corporation, they and their successors for ever are considered in law only as one person, who never dies: as one person, they have but one will, which is collected from the sense of the majority of the individuals: this individual may establish rules and orders for the regulation of the whole, which are a sort of municipal law for this little commonwealth; or rules and statutes may be imposed on it at its creation, which then take the place of natural laws the privileges and immunities, the estates and possessions of the corporation, when once they are vested in them, will remain for ever invested, without any new conveyance to new successions; for all the individual members that have existed from the foundation to the present time, or shall hereafter exist, are but one person in law, a person who never dies. In the same manner as the Thames, the Clyde, or the Forth, are the same rivers still, although the parts which compose them have been changing every instant from their first creation, ages ago.

These political constitutions seem to have been originally invented by the Romans; and Plutarch informs us that they were introduced by one of their early kings, Numa; who, on his accession to the throne, finding that the city was torn to pieces by the two rival factions of the Sabines and Romans, conceived the politic idea of subdividing these two into many smaller ones, by instituting separate societies of every manual trade and profession. They were afterwards held in much consideration by the civil law, in which they were called universitates, as forming one whole out of many individuals; or collegia, from their being gathered together: they were also adopted by the canon law, for the maintenance of ecclesiastical discipline; and from them our spiritual corporations are derived. But our laws have considerably refined and improved upon the invention, according to the usual genius of the English nation, particularly by the invention of corporations sole, that is, consisting of one person only, of which refinement the Roman lawyers had no notion whatever; their maxim being, that three persons made a corporation; though they held that if a a corporation consisting originally of three persons should be reduced to one, it may still subsist as, and be called, a corporation.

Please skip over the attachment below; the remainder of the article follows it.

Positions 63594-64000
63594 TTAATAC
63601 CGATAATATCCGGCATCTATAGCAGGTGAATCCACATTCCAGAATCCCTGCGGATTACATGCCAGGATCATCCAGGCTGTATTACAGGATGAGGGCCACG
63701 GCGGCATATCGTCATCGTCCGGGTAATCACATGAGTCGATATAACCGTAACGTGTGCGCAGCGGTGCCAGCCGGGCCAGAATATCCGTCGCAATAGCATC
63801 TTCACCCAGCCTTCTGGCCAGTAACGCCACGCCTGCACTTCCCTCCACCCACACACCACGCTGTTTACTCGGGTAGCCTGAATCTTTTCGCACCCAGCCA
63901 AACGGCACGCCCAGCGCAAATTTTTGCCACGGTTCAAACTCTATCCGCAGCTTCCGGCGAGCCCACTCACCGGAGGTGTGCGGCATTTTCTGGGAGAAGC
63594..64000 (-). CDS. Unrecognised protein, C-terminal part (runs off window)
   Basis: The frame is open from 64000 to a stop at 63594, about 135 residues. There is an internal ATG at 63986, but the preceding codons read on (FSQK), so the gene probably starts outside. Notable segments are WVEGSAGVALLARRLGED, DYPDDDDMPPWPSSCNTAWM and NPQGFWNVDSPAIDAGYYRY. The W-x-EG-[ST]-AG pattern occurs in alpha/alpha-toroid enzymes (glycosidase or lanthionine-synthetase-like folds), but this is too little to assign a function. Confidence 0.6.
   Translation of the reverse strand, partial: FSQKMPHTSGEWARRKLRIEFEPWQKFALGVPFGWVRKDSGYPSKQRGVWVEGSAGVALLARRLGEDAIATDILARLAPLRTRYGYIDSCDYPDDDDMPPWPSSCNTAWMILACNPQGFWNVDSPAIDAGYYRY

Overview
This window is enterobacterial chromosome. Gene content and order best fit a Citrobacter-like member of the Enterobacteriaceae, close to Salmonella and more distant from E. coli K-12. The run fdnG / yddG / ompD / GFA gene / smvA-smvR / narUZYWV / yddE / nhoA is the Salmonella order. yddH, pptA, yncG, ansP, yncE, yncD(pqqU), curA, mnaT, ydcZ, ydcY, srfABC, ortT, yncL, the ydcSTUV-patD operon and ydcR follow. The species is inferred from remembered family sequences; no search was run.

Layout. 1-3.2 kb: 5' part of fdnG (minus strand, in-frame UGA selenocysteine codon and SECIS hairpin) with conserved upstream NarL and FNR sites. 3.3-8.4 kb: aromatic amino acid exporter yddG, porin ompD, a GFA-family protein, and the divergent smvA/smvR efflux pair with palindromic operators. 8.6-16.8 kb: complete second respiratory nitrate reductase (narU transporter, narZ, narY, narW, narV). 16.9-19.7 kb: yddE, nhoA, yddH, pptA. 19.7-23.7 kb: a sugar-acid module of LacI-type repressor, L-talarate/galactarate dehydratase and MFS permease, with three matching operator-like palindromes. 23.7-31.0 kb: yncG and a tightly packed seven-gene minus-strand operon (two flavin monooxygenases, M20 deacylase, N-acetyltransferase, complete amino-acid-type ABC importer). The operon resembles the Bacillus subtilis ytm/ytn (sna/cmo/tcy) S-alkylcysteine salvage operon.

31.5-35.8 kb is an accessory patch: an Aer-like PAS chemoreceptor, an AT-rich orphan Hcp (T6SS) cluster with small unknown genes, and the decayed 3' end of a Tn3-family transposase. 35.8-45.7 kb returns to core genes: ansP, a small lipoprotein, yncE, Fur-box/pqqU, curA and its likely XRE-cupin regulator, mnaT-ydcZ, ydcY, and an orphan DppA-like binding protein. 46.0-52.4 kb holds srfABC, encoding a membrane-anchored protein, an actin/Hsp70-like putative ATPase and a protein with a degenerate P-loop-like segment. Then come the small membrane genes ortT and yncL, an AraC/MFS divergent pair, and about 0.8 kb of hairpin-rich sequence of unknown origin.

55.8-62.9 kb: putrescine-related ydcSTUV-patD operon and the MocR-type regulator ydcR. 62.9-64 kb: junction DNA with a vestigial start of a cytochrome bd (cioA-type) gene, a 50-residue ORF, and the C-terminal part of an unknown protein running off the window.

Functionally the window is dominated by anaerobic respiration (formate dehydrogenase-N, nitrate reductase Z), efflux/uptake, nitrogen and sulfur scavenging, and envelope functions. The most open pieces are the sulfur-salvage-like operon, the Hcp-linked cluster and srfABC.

The law of England recognises two sorts of corporations, viz. aggregate and sole.

A corporation aggregate, consists of many persons united together into one society, and is kept up by perpetual succession: of which kind are the mayor and commonalty of a city or borough, the head and fellows of a college, and the dean and chapter of a cathedral church.

A corporation sole, consists of a single person and his official successors in some particular station, who are incorporated by law in order to give them some legal advantages, particularly that of perpetuity, which in their natural persons they could not have. In this sense, the king is a corpo